Today’s Deep Space Extra

January 13th, 2022

In Today’s Deep Space Extra… NASA continuing to prepare the Space Launch System rockets for future Artemis missions. James Webb Space Telescope begins the precise maneuver of lining up the primary and secondary mirrors.


Human Space Exploration

NASA getting SLS megarockets ready for crewed Moon missions
Coalition Members in the News – Aerojet Rocketdyne, Boeing, Northrop Grumman, United Launch Alliance (1/12): In a status update posted on Tuesday, NASA officials wrote that the agency and its manufacturing partners have made “great progress” on putting together the Space Launch System (SLS) rocket for Artemis II, a crewed Moon-orbiting mission targeted to lift off in 2024. Testing and manufacturing of SLS parts is also underway for the Moon-landing Artemis III mission, now slated for no earlier than 2025, and its successor Artemis IV, the agency said. “The Space Launch System team is not just building one rocket, but manufacturing several rockets for exploration missions and future SLS flights beyond the initial Artemis launch,” John Honeycutt, SLS program manager at NASA’s Marshall Space Flight Center in Alabama, said in the update.

NASA holding out hope for first SLS launch in March (1/13): On January 5, NASA said it expected to roll out the SLS to Launch Complex 39B in mid-February for a wet dress rehearsal. After the wet dress rehearsal, the SLS will go back to the Vehicle Assembly Building (VAB) for final preparations before returning to the pad for launch. “We’re going to be looking at a wet dress rehearsal sometime next month,” Janet Petro, director of the Kennedy Space Center, said in a talk at SpaceCom January 12. While not offering a date for the Artemis I launch, a slide she presented of major KSC missions in 2022 showed both the wet dress rehearsal and the Artemis I launch taking place in the first quarter of the year. A March launch would need to take place between the 12 and 27, agency officials said in October. The next launch window would be between April 8 and 23.


Space Science

James Webb Space Telescope begins lining up its golden mirrors (1/13): Launched Christmas Day, the James Webb Space Telescope (JWST) just days ago successfully completed the deployments of its solar panels, large sunshade and primary and secondary mirrors as it travels toward its L2 Sun/Earth Lagrange point to begin observations. Next up, however, is the precise alignment of the segments that make up the primary and secondary mirrors that will capture the light from the distant universe and provide focus. The alignments will take about 30 days.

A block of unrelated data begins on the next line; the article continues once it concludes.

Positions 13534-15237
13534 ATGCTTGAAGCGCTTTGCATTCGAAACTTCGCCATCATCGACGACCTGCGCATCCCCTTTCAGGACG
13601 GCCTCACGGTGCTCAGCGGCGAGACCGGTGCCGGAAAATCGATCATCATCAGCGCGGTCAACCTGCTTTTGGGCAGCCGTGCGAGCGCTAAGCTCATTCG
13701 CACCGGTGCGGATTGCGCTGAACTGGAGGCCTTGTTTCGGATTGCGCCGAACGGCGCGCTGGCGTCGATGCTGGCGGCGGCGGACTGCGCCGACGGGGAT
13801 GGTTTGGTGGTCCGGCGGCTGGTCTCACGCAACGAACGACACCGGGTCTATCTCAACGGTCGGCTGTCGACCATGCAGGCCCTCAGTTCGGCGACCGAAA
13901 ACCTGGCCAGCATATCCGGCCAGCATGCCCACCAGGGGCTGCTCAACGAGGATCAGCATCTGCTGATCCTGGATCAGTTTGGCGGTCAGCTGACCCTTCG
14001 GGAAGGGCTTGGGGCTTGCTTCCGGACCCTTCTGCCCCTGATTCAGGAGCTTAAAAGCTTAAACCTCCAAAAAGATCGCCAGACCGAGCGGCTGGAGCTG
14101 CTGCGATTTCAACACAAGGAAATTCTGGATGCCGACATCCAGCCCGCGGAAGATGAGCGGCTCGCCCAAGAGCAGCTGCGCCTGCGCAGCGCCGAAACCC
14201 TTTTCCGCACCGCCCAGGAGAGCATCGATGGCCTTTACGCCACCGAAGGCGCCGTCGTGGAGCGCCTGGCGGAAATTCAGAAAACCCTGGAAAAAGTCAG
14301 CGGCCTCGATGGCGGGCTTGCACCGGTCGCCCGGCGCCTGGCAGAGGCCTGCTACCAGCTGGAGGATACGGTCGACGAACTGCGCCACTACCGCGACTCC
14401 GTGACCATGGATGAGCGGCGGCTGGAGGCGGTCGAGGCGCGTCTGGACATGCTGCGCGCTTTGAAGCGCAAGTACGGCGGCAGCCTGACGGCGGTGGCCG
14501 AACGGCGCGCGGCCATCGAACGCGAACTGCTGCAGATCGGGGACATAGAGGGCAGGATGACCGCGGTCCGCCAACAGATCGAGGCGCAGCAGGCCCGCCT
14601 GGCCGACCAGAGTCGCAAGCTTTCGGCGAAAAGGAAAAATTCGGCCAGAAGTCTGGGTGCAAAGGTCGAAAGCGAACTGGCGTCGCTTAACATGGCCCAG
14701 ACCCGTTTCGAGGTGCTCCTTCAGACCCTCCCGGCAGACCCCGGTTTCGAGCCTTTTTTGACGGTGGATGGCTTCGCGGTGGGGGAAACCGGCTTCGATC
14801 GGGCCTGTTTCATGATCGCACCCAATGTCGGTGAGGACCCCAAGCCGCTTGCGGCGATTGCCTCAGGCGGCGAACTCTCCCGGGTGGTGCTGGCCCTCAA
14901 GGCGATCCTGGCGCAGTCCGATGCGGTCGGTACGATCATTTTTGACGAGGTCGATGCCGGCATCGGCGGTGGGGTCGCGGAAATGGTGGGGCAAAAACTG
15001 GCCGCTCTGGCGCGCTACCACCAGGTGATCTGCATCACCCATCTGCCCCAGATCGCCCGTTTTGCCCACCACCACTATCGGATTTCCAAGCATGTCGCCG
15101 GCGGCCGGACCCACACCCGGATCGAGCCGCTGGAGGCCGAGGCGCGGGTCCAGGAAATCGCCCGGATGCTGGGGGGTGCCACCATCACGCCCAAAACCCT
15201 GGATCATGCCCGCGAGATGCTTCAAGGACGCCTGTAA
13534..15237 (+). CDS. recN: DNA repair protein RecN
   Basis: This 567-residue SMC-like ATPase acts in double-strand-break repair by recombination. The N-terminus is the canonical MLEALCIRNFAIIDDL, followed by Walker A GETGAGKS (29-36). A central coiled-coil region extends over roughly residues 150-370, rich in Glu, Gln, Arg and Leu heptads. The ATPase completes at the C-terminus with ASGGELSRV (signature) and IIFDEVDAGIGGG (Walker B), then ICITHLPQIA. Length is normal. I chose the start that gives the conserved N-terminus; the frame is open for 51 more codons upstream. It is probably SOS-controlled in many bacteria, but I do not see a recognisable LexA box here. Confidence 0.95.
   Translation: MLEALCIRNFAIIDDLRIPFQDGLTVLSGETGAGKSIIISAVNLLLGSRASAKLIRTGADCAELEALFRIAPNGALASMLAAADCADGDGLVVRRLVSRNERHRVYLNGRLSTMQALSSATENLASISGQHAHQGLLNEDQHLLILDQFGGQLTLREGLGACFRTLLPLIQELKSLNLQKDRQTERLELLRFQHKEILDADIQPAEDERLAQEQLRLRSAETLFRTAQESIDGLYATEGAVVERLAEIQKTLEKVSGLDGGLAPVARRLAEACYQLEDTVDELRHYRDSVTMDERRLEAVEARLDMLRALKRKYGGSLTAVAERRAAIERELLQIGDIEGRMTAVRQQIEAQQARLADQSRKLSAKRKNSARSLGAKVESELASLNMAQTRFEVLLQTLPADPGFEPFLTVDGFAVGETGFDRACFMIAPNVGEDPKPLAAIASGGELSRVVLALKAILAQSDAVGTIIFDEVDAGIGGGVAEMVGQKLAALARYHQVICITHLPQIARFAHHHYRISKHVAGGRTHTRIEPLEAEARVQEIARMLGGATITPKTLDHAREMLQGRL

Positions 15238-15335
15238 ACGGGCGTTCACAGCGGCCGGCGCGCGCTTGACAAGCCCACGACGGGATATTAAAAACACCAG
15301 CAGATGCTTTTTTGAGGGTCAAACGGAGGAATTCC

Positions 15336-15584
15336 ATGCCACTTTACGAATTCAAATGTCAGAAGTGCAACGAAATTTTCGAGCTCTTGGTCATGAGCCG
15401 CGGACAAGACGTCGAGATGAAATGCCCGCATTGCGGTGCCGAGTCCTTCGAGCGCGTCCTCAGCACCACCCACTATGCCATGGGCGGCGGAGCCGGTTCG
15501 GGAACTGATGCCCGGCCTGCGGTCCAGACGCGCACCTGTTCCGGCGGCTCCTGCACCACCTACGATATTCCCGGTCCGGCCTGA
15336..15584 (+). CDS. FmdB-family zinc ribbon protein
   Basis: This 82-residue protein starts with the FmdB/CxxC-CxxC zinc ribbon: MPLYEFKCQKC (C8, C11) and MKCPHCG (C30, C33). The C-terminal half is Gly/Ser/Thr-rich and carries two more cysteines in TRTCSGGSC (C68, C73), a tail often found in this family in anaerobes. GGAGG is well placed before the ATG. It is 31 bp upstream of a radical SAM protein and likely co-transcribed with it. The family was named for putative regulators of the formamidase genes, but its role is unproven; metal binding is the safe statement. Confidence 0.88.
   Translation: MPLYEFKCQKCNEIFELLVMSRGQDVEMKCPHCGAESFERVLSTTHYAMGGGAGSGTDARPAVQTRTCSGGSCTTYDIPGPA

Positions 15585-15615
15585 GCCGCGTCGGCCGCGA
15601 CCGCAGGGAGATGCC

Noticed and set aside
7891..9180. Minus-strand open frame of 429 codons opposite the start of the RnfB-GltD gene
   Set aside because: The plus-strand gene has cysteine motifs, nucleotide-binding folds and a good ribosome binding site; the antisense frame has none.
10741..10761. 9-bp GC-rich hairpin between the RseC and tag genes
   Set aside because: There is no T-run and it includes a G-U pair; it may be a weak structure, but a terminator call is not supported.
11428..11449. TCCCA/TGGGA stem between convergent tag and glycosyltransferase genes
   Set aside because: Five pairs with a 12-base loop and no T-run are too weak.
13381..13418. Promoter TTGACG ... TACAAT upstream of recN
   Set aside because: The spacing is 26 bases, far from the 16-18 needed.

NASA to start astrophysics probe program (1/12): NASA will proceed with a new class of astrophysics mission probes intended to lay scientific groundwork for future larger space observatories, Paul Hertz, the agency’s astrophysics division director, told a virtual American Astronomical Society (AAS) town hall this week. The plan follows a recommendation outlined in the latest astrophysics decadal survey called Astro2020 and released in November. The first of the new class of missions, estimated to cost about $1.5 billion, could come together by 2025.

The search for ET has an X-Factor: the evolution of stars (1/12): Just 32 light years from Earth, a young red dwarf star, AU Microscopii, has served as a laboratory for a University of California at Riverside-led study of how a region around the star where life might emerge and called the “habitable zone” evolves over time. The study published in The Astronomical Journal suggests the zone moves and may not remain habitable all that long.


Other News

Pentagon warns hundreds of programs in limbo until Congress passes full-year budget (1/12): In remarks  before the U.S. House Appropriations Committee, the Chief of Space Operations, Gen. John Raymond warned that procurements of military satellites and launch services have been placed on hold due to the lack of a full 2022 fiscal year budget agreement. The 2022 fiscal year got underway on October 1, without a yearlong budget appropriation. Overall spending is currently limited to 2021 appropriations through February 18 under a continuing resolution (CR). Current legislation restricts the initiation of new initiatives and the curtailment of programs deemed no longer necessary.

Senior rocket scientist Somanath is new ISRO chairman
The Times of India (1/12): The Indian Space Research Organization (ISRO), India’s space agency, has a new chair. S Somanath, a senior rocket scientist, replaces K SivanI with a goal of boosting India’s presence in space.

On this day in space! January 13, 1978: NASA hires its first female astronauts (1/13): On January 13, 1978, NASA selected its eighth class of astronauts which included the first six female astronauts. One of those women, Sally Ride became the first American woman to fly in space in 1983. The class also included Kathryn Sullivan, who would go on to be the first American woman to make a spacewalk.

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